The U.S. attorney who prosecuted Louisiana Gov. Edwin W. Edwards said yesterday that he will seek to retry the flamboyant three-term Democrat, whose fraud and racketeering trial ended last month with jurors unable to reach a verdict.

U.S. Attorney John Volz of New Orleans said in an interview that he also will move to retry four of Edwards' codefendants. Volz said he consulted Assistant U.S. Attorney General Stephen S. Trott, chief of the Justice Department's criminal division, and that Trott was "very supportive."

"Under our system, a trial is not supposed to end with a divided jury," Volz said. "It's supposed to end with someone being guilty or not guilty."

Reviving the duel of wills between Edwards and Volz that emerged in the 13-week trial, the 58-year-old governor responded to a news conference Volz held in New Orleans by gathering reporters in Baton Rouge. Edwards charged that Volz, a Democrat-turned-Republican, was waging a political vendetta.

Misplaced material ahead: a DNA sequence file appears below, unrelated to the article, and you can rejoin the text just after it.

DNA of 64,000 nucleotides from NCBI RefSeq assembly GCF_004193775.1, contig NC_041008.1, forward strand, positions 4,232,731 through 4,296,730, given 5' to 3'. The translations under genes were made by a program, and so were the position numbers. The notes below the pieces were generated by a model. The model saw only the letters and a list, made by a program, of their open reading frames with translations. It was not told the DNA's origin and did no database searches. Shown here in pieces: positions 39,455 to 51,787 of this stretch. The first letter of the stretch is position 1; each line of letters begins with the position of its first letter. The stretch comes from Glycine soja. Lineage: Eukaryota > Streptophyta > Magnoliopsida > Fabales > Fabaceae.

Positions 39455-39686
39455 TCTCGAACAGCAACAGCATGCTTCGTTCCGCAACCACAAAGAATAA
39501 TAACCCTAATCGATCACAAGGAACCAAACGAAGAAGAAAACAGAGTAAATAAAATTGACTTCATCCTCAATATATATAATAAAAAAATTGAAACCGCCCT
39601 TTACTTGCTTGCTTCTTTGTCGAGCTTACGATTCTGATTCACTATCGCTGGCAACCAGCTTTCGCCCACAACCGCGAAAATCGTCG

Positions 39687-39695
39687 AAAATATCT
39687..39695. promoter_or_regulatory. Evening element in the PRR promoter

"I don't think there's any question that Mr. Volz has made a determination that he is going to spend his life, as long as the Justice Department will permit . . . , to continue to harrass Democratic public officials in Louisiana in an effort to tarnish our reputation," Edwards said.

Volz, anticipating Edwards would make such a charge, remarked: "If anybody looks at the evidence we presented and can come to the conclusion the prosecution was political, then he must be living on another planet."

Jurors said in interviews after the trial that they had deadlocked 11-to-1 for Edwards' acquittal on some of the 51 counts, and 10-to-2 on others.

The indictment charged that Edwards and seven others illegally made $10 million in a hospital development scheme that involved bribing state officials when he was out of office in 1982. U.S. District Judge Marcel Livaudais freed three defendants for lack of evidence.

Volz said he would "streamline" his case, conceding that its complexity may have obscured issues. " . . . Maybe we can do it better the second time," he said.

Defense lawyers have filed motions, scheduled for a Jan. 28 hearing, asking Livaudais to throw out the charges. Volz predicted they would fail, and said he hoped a retrial would last about half as long as the first one. He said it would not begin before the summer.

Acknowledging that the cost of the case has been high -- some sources put it between $2 million and $3 million for the government -- Volz said he saw no reason to turn back. "There shouldn't be a price tag on public integrity," he said. " . . . Sometimes it takes a little more to enforce the laws against certain people."